A New Era of Arbitration at McGill, California—Hodges v. Comcast | Blogs | Consumers Group Defense Lawyer

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Recent decisions by the Northern District of California and the Ninth Circuit may reflect a new era of McGill case law. In McGill v. Citibank, NA, 2 Cal. 5th 945 (2017), the California Supreme Court held, on public policy grounds, that an arbitration provision prohibiting the plaintiff from seeking a public injunction in any forum was unenforceable.

In Hodges vs. Comcast, no. 18-cv-01829-HSG, 2019 US Dist. LEXIS 120205, at *1 (ND Cal. July 18, 2019), putative group representative Brandon Hodges filed a lawsuit alleging that Comcast violated privacy laws by collecting data about TV viewing activity. cable television subscribers and personally identifiable demographic information. The action challenged Comcast’s privacy and data collection practices, seeking a variety of pecuniary and equitable remedies under federal and California statutory laws, including the Cable Communications Policy Act of 1984 (“Cable Act”) and the California Invasion of Privacy Act (“CIPA”). Comcast requested compulsory arbitration pursuant to plaintiff’s subscriber agreement. In denying the petition, District Judge Haywood S. Gilliam Jr. held that the arbitration clause was unenforceable because the complaint sought a public injunction under California’s Unfair Competition Law (“UCL”), Cal . Bus. & Code Prof. §§ 17200, et seq. and under California McGill rule, an arbitration provision that waives the right to seek a public injunction in any forum is unenforceable.

A Ninth Circuit panel vacated, finding the arbitration agreement binding because Hodges’ complaint did not seek a public injunction and did not involve the McGill to reign. Writing for the majority in a 2-1 split decision, Circuit Judge Daniel P. Collins held that the public injunction is limited to prospective injunctions that seek to prevent future violations of the law for the benefit of the general public, as opposed to to a particular category of people. By that standard, Hodges’ complaint was not seeking a public injunction. Hodges’ desired injunction — requiring Comcast to notify future customers of the demographic and video activity data it collects and allow users to opt out — would only affect Comcast subscribers rather than the general public. Accordingly, the panel backtracked and concluded that the McGill rule was not in issue and the arbitration agreement should have been enforced.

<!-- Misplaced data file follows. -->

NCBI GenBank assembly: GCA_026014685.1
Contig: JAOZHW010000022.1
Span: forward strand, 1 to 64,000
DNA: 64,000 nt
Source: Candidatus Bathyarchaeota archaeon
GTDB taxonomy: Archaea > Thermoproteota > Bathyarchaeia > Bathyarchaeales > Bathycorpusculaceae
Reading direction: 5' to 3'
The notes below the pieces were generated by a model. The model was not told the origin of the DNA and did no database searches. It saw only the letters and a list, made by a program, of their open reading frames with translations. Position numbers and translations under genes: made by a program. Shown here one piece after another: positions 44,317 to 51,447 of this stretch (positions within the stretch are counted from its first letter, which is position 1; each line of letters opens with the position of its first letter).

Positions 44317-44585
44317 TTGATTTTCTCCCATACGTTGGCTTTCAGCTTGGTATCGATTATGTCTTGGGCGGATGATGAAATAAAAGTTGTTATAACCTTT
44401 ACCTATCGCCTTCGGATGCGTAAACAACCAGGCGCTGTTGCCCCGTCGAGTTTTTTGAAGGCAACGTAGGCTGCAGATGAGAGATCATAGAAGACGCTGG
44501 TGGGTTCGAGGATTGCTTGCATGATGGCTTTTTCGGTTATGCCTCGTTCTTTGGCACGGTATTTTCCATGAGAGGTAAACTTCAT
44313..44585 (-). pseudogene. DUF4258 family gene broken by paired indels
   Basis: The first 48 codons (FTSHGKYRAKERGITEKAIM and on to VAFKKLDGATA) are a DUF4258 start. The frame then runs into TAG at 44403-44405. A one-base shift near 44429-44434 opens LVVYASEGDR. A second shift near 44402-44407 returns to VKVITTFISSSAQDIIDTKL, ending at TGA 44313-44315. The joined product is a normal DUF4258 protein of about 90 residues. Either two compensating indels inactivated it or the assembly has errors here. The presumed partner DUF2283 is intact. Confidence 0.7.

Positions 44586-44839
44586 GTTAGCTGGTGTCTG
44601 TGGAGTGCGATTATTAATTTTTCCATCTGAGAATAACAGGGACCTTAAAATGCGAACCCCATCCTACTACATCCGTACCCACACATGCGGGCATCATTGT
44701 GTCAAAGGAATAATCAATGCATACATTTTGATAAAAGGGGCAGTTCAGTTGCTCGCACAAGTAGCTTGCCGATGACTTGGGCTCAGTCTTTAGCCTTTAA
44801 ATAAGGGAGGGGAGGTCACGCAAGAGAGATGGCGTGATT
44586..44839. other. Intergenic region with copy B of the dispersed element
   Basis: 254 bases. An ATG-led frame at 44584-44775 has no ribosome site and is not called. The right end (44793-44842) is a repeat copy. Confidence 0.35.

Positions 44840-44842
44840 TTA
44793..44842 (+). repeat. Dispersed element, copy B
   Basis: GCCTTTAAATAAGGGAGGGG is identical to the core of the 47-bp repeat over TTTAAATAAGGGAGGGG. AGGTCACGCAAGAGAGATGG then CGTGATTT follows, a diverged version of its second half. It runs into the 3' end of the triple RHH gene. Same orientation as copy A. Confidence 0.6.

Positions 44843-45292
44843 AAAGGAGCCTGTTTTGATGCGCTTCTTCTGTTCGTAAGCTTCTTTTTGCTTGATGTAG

In the fall of 2021, the group’s putative representative requested a rehearing and a rehearing bench, asking the committee to reconsider whether its request to block targeted ads amounts to a public injunction. On December 23, 2021, motions for a hearing panel and a rehearing bench were refused.

The Ninth Circuit’s order refusing to overturn the committee’s decision may signal a change in the application of the McGill to reign. At a minimum, this decision indicated that in the Ninth Circuit, a plaintiff must clearly seek a prospective injunction on behalf of the general public for the McGill rule to apply. The warning that “courts should reach out to invalidate contracts based on hypothetical issues not actually presented in the parties’ dispute” echoes other Ninth Circuit decisions dismissing speculative damages, including we realized. here and here. Ninth Circuit courts already rely on the decision to compel arbitration when the injunction sought is not truly in the interest of the general public. However, it remains unclear how these developments will influence the California Supreme Court’s approach or the application of McGill in other contexts. Until the courts issue new guidelines on McGillwe expect fierce litigation over these issues and will continue to monitor and report on future developments.

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